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Sunday, January 21, 2007

Sunday School Greek

First, there was the Greek in a Week. Now there is Sunday School Greek. These initiatives are thought possible with the help of the Reverse Interlinear and many different kinds of Bible software. I wouldn't know - I haven't updated my Greek resources in 30 years. Now, if I have an extra dollar, I invest in books like Epp's Junia.

The premise, put forward by Hank of Think Wink, and warmly received by the ESV Bible blog is that eveyone in the church could learn Greek and Hebrew in Sunday School. And then people could decide for themselves all the sticky translation issues. The democratization of exegesis! We might wake up one day and find out that the world really is flat. As Hank says,

    the whole fuss over dynamic vs. formal equivalent would go away because the people would have the ability to look up exactly what the word means and how the word was used. People could then make the decision over which translation is best in that particular verse, phrase, or word.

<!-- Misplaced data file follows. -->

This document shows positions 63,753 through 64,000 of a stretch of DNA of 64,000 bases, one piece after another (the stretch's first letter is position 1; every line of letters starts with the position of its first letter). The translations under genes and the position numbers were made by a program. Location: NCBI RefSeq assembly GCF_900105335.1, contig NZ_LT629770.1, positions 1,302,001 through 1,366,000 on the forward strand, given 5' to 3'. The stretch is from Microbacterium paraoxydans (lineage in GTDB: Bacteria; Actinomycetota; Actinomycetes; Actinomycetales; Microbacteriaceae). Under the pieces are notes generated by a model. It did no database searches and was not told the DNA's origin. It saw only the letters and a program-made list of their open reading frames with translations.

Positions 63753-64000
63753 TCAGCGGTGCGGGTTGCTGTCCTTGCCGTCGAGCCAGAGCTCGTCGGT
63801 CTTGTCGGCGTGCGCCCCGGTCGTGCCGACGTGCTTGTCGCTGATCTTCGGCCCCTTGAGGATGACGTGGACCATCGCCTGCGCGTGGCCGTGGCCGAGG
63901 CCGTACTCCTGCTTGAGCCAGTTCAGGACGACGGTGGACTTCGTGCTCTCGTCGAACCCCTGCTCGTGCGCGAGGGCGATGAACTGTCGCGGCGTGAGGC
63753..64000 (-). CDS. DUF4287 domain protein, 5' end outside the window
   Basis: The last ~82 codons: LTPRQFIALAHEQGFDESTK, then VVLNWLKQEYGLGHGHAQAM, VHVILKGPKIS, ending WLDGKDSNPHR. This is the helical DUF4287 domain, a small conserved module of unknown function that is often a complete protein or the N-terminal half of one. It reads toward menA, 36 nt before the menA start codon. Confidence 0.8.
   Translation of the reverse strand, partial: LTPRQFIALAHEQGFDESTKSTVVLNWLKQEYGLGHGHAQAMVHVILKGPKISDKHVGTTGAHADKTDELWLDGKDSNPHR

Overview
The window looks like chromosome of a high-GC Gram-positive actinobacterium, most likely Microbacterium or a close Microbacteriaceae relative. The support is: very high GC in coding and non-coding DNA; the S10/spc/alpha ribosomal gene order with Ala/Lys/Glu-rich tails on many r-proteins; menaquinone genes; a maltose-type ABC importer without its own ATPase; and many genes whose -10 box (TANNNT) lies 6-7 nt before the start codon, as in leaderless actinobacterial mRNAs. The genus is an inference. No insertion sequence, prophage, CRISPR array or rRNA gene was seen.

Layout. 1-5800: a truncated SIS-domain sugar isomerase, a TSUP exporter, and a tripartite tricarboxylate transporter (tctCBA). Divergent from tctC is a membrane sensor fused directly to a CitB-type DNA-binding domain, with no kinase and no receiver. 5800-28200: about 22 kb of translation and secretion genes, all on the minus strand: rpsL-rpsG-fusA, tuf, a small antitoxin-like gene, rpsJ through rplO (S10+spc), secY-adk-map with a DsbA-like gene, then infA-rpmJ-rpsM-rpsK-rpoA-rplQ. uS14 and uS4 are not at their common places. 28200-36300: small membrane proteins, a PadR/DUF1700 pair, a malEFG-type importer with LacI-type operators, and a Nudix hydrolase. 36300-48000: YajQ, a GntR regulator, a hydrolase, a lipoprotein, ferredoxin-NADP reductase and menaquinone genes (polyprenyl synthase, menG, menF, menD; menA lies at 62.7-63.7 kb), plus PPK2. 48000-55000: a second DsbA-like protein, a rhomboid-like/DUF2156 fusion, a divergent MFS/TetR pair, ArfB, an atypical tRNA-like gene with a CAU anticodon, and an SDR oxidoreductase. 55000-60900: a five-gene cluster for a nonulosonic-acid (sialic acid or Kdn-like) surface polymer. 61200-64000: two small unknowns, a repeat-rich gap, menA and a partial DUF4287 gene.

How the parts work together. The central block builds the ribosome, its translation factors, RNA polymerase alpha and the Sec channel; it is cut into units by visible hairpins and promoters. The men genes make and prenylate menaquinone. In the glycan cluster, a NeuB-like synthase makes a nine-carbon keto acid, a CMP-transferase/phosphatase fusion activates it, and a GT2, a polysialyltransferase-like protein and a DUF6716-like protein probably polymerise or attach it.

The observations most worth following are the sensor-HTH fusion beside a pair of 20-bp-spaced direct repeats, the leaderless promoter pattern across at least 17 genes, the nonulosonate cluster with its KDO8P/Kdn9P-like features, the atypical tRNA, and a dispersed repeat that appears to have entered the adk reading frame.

Wow, we wouldn't need Biblical languages experts or professional translators at all. Everyone in the church could translate for themselves.

Let me recount a little of my own experience here. I am an overqualified literacy specialist, being trained both as a Reading Recovery practitioner and also in policy through the, ahem, Marshall McLuhan Centre (of goodness knows what - communication, I think.) I am a little embarassed by both of these qualifications, but in this case, let me say, someone should be qualified.

First, as a literacy teacher, I have taken the two illiterate 10 year old children who were brought to me in Sept. up to the level where they can now read about Shackleton's Antarctic Expedition. I am an eternal optimist when it comes to children reading. Children in our school are rarely refered to special programs if they can be sent in my direction first.